Sex work is illegal in much of the United States, but the debate over whether it should be decriminalized is heating up.
Former California Attorney General and Democratic presidential candidate Kamala Harris recently came out in favor of decriminalizing it, as long as it’s between two consenting adults.
The debate is hardly new — and it’s fraught with emotions. Opponents of decriminalization say it’s an exploitative industry that preys on the weak. But many activists and academics say decriminalization would help protect sex workers, and would even be a public health benefit.
Queen Honors Activist Who Fought To Decriminalize Prostitution
RJ Thompson wants to push back against the idea that sex work is inherently victimizing. He says for him it was liberating: Thompson had recently graduated from law school and started working at a nonprofit when the recession hit. In 2008, he got laid off with no warning and no severance, and he had massive student loan debt.
Thompson became an escort. “I made exponentially more money than I ever could have in my legal profession,” he says.
He says the possibility of arrest was often on his mind. And he says for many sex workers, it’s a constant fear. “Many street-based workers are migrants or transgender people who have limited options in the formal economies,” he says. “And so they do sex work for survival. And it puts them in a very vulnerable position — the fact that it’s criminalized.”
Thompson is now a human rights lawyer and the managing director of the Sex Workers Project at the Urban Justice Center. It’s among several organizations that are advocating bills to decriminalize sex work in New York City and New York state. They already have the support of various state lawmakers.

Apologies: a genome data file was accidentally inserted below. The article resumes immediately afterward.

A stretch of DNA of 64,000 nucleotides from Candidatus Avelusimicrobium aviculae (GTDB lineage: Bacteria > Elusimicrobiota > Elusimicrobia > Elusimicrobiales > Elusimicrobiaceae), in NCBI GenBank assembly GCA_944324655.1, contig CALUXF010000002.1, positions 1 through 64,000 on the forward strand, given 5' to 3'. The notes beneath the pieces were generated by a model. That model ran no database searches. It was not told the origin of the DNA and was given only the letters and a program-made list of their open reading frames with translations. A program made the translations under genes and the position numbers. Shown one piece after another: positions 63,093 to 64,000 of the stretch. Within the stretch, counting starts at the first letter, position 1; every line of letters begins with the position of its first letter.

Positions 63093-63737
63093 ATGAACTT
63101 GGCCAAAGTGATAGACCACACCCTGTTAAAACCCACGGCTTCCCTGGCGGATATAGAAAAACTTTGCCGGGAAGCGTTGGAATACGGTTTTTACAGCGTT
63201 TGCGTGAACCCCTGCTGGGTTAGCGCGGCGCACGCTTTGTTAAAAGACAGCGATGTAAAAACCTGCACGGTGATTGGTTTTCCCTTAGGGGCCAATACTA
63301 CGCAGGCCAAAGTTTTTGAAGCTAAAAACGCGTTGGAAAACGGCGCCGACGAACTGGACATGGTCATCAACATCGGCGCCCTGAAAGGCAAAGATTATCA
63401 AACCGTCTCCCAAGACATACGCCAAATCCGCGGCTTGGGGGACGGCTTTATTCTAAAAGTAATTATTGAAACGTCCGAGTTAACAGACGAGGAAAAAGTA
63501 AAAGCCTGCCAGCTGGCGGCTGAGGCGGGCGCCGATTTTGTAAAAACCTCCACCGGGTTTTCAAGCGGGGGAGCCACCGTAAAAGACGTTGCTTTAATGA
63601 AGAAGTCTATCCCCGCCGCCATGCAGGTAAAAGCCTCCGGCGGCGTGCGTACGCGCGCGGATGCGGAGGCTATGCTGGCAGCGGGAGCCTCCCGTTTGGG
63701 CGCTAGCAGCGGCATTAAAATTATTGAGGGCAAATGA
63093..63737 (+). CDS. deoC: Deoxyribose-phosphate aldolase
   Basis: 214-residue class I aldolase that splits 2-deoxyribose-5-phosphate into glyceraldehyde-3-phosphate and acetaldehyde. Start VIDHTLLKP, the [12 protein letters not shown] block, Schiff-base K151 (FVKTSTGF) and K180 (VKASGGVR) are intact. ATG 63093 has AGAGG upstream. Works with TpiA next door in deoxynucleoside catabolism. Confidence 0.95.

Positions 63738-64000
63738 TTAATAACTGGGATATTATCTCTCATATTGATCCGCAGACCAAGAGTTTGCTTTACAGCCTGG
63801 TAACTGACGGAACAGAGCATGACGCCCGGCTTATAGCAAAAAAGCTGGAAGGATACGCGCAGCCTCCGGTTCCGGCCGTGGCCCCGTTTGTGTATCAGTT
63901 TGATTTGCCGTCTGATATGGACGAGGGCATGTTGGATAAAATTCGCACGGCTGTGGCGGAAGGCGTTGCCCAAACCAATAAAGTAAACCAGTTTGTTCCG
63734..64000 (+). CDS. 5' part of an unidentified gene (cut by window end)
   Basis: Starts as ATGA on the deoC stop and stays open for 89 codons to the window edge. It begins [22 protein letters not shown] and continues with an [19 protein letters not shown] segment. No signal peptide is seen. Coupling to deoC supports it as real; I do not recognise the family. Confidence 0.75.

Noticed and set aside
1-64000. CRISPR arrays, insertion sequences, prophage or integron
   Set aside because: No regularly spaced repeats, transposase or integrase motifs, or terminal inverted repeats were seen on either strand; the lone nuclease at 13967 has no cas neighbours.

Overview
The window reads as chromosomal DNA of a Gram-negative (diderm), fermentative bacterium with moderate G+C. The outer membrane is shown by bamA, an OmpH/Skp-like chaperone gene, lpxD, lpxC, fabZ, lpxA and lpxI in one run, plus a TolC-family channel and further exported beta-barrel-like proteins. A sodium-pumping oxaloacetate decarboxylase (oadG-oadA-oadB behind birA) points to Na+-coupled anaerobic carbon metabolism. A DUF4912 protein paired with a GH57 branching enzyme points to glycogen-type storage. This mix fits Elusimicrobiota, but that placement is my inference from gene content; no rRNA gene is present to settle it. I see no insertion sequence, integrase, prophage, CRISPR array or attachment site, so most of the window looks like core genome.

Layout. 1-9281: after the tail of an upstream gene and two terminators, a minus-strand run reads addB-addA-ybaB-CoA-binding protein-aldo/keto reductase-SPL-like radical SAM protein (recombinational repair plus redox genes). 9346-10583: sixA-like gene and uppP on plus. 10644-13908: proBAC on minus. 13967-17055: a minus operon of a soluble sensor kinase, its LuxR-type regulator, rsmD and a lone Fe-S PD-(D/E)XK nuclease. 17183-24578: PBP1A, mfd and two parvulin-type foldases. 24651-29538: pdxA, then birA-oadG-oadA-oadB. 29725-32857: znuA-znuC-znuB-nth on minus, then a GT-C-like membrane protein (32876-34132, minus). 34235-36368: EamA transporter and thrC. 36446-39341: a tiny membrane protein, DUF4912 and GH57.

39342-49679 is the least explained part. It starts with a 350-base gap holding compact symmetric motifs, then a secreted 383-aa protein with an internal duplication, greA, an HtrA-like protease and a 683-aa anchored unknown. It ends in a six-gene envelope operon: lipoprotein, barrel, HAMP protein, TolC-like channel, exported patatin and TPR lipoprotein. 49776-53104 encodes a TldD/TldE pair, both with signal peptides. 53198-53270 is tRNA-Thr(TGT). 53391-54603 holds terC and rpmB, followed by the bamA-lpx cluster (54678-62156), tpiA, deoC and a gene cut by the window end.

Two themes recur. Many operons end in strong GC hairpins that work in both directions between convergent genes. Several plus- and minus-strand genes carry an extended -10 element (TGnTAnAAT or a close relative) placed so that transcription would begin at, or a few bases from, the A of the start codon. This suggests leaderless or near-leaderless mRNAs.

How Does Stigma Compromise The Safety Of Sex Workers?
Due to its clandestine nature in America, it’s extremely hard to find reliable numbers about the sex trade. But one thing is for sure: It’s a multi-billion-dollar industry. In 2007, a government-sponsored report looked at several major U.S. cities and found that sex work brings in around $290 million a year in Atlanta alone.
Economist Allison Schrager says the Internet has increased demand and supply. “Women who pre-Internet (or men) who wouldn’t walk the streets or sign with a madam or an agency now can sell sex work, sometimes even on the side to supplement other sources of income,” she says.
So what happens when you take this massive underground economy and decriminalize it? Nevada might offer a clue. Brothels are legal there, in certain counties.
In Shrager’s book, An Economist Walks Into A Brothel, she investigated the financial workings of the Nevada brothel industry. She found that on average it’s 300 percent more expensive to hire a sex worker in a Nevada brothel than in an illegal setting. Shrager thinks it’s because workers and customers prefer to pay for the safety and health checks of a brothel.
“Sex work is risky for everyone,” she says. “You take on a lot of risk as a customer too. And when you’re working in a brothel you are assured complete anonymity. They’ve been fully screened for diseases.”
Legalizing Prostitution Would Protect Sex Workers From HIV
But many activists and academics say decriminalization would help protect sex workers and could also have public health benefits.
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